Sustainable Electronics Recycling International, or SERI, is the housing body and ANSI-accredited Standards Development Organization that is responsible for the Responsible Recycling standard, R2. SERI recently announced that it has just released the second draft version of the updated standard, which will eventually replace the current R2:2013 version. This is the second release of the R2 standard; the first was in 2008.
There are currently over 800 organizations registered to the R2:2013 standard, with the majority of those organizations residing in North America and South America. Europe and Asia are growth areas, especially considering the location of many of the electronic components.
The Technical Advisory Committee (TAC) has been hard at work revising the current R2 standard to better reflect the industry and how recycling is being accomplished. The first draft of the new standard was released earlier this year (in April 2019) and was out for review, and the second draft, based on further analysis, was released in late December.
The SERI website states: “Many of the changes will be clarifications that make the current requirements and expected outcomes easier to understand. Other changes seek to strengthen the requirements to ensure consistent results across all R2 Certified facilities.”
So, what are some of the key takeaways from version 3? While there are a lot of changes that will be pro forma, some of the bigger changes include:
13 Provisions in R2:2013 as been converted into 10 Core Requirements. This is to better align the standard with the requirements for recycling, and include the following:
- Hierarchy of Responsible Management Strategies
- EH&S Management System
- Legal and Other Requirements
- Tracking Throughput
- Sorting, Categorization, and Processing
- Data Security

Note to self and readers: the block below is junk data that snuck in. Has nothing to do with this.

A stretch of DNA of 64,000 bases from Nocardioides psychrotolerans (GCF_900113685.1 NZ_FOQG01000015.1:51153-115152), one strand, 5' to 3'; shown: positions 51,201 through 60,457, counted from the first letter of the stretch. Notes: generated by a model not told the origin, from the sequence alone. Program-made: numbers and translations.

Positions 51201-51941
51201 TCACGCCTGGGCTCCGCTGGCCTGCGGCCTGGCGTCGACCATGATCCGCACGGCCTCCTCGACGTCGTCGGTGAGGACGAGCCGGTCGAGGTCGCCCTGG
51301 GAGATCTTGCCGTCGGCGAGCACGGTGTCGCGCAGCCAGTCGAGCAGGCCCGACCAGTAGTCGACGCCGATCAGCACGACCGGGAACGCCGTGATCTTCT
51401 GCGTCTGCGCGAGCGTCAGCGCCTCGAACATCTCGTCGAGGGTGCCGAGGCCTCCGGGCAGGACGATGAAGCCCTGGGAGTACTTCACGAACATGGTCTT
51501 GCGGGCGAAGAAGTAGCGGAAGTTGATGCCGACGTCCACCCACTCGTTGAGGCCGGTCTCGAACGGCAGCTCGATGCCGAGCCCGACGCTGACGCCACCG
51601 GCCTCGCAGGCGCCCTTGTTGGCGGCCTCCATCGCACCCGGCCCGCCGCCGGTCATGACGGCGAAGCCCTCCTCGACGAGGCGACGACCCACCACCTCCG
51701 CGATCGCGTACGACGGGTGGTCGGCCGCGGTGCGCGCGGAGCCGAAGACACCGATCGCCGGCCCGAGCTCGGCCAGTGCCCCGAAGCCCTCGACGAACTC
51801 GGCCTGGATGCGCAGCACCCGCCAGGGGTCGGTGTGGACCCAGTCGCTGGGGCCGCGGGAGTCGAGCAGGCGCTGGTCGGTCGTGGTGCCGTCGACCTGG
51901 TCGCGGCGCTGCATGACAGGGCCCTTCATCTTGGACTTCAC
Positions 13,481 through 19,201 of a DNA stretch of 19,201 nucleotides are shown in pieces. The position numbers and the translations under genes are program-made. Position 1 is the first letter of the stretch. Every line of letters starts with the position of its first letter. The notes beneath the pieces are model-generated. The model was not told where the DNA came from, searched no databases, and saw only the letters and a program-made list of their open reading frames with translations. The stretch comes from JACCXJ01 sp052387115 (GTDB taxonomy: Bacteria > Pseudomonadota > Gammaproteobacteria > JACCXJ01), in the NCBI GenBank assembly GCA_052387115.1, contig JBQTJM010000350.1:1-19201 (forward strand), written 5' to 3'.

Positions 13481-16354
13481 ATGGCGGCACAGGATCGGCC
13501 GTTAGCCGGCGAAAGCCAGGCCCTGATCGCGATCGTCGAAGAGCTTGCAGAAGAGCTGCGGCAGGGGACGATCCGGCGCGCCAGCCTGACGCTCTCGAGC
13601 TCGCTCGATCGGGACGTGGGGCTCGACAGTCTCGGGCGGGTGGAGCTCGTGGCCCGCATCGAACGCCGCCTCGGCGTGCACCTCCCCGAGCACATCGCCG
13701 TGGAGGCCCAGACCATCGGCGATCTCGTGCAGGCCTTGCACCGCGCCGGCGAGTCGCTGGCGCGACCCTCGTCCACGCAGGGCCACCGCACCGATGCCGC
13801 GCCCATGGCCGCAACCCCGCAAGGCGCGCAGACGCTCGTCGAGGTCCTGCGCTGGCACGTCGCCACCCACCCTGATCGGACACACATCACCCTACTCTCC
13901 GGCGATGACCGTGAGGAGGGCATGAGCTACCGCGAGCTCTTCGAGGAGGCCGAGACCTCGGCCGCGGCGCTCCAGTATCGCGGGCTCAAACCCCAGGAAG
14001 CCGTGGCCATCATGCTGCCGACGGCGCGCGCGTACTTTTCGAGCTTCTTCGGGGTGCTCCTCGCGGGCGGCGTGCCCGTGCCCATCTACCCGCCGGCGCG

- Focus Materials
- Facility Requirements
This also allows the standard to have additional emphasis (see next bullet points).
Requirements in key areas have been updated to strengthen the documentation – especially in data protection; reuse/repair; managing the flow of material through the downstream; and environmental, health and safety.
- The EHSMS now calls out the inclusion of some RoHS substances (lead, beryllium, cadmium, PCB’s and hexavalent chromium) as well as phosphor compounds, flame retardants, silica dust for exposure risk evaluation.
- The flow has been reorganized to better mirror the flow of the reuse-recycling process.
- Changes/improvements on how electronics are reused and recycled since the industry has changed dramatically since the release of R2:2013, which was focused more on the end-of-life process than the current broad industry.
- Risk management will have a greater emphasis.
- The modular approach and core requirements are meant to be flexible to allow organizations to operate as they usually would, while still being certified.
McDonald Consulting Group has been analyzing the draft standard in order to understand how to better implement the standard (for folks who are implementing for the first time) or how to easily transition to the new version once released (for folks who are already registered to the existing standard).
While we do not recommend making full changes until the draft is finalized, this second draft version provides a great roadmap towards certification or transition. If you’re interested in learning more about transitioning or implementing the R2 standard, please contact us now!